Energy Technology Data Exchange (ETDEWEB)

The present study analyzed the effect of dietary fat and strain on the fatty acid and cholesterol contents of eggs over a 20 month-period. Hy-line and Warren hens received three consecutive 7% lipid diets in which the basal constituents of the diet supplied 3% of the fats while the remaining 4% was composed of fats, oils or oleins added to progressively increase polyunsaturated fatty acid (PUFA) levels, while decreasing dietary levels of both saturated fatty acids (SFA) and monounsaturated fatty acids (MUFA). In general, the percentages of most fatty acids in egg lipids were affected by changes in dietary lipids but not by the strain. Data suggest the existence of a dietary threshold for elaidic acid to appear in eggs. Mufa decreased and total PUFA increased throughout the study. The cholesterol egg content was higher at the animal fat plus soybean oil than at the animal fat or the olein plus soybean oil blend. Overall, results showed that changes in dietary lipids influenced fatty acid composition and hence atherogenic and thrombogenic indexes much more than the strain. (Author) 37 refs.

Gonzalez-Munoz, M. J.; Bastida, S.; Jimenez, O.; Lorenzo, C. de; Vergara, G.; Sanchez-Muniz, F. J.

2009-07-01

87

Effect of dietary fat on plasma glutathione peroxidase levels and intestinal absorption of 75Se-labeled sodium selenite in chicks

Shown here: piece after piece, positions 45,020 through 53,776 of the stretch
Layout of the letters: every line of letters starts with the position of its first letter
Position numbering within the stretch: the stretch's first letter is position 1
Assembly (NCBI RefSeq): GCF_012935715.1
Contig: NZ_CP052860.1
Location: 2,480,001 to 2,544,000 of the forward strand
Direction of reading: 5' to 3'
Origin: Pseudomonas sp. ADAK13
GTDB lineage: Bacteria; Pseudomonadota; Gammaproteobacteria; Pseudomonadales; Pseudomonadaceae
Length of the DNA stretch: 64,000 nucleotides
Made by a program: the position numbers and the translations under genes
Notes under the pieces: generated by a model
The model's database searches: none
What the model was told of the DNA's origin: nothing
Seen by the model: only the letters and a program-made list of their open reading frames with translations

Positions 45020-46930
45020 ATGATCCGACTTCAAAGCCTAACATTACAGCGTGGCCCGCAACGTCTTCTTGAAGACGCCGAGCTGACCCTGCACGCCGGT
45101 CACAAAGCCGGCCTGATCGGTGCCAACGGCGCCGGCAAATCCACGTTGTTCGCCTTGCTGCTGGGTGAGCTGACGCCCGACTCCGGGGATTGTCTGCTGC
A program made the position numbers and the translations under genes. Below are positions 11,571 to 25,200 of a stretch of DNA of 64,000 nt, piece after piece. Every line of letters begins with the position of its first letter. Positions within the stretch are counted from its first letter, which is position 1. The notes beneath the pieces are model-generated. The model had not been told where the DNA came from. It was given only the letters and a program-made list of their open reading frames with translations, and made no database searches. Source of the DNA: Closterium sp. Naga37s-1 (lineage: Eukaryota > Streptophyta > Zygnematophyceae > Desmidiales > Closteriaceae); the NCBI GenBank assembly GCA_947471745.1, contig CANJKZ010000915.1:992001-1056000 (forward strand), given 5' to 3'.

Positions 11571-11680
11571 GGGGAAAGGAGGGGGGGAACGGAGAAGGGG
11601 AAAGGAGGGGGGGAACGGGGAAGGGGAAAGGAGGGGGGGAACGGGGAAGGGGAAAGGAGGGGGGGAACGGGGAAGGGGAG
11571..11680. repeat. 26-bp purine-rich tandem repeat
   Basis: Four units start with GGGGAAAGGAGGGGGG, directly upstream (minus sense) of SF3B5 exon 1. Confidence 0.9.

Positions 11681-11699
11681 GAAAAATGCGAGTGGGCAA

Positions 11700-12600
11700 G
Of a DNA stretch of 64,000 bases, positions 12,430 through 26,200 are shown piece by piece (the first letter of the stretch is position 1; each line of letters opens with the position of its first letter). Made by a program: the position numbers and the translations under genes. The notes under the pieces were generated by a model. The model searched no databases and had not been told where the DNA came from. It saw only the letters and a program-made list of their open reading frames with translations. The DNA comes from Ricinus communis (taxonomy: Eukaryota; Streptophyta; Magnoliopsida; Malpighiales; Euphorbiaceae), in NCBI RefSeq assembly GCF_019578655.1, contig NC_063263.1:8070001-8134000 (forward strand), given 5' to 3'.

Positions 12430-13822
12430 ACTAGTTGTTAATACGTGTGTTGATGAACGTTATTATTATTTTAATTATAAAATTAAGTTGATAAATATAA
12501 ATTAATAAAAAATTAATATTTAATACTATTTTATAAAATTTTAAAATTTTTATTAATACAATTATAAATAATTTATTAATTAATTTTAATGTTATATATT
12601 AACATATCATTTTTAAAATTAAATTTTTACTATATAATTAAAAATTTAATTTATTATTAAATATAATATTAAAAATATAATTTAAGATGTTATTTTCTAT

International Nuclear Information System (INIS)

The effect of dietary fat on the availability of selenium was investigated in chicks fed either 4 or 20% butter, olive oil, rape oil, corn oil or sunflower oil in the diet for 3 weeks after hatching. Plasma glutathione peroxidase (GSH-Px) activity was used as an indicator of the body selenium status. In addition, the intestinal absorption of sodium selenite (75Se-labeled) was determined by using both the in vivo ligated loop procedure and oral administration of the isotope. The plasma GSH-Px levels increased with increasing proportion of the polyunsaturated fatty acids in the diet. Increasing the amount of fat from 4 to 20% significantly enhanced the GSH-Px activity in the groups receiving butter or olive oil, but had no effect in animals fed the unsaturated fats. The absorption of [75Se]selenite from the ligated duodenal loops tended to be reduced in chicks fed corn oil or sunflower oil as compared to the animals receiving butter in their diet. On the other hand, the type of dietary fat did not appear to affect the absorption of the orally administered selenite. The present study demonstrates that the type of dietary fat can affect the plasma GSH-Px levels in chicks without altering the intestinal absorption of selenite. However, the results on the absorption of the intraduodenally injected sodium selenite suggest that dietary fat plays some role in the intestinal transport of selenium

88

Interleukin-6 gene polymorphisms, dietary fat intake, obesity and serum lipid concentrations in black and white South African women.  

Science.gov (United States)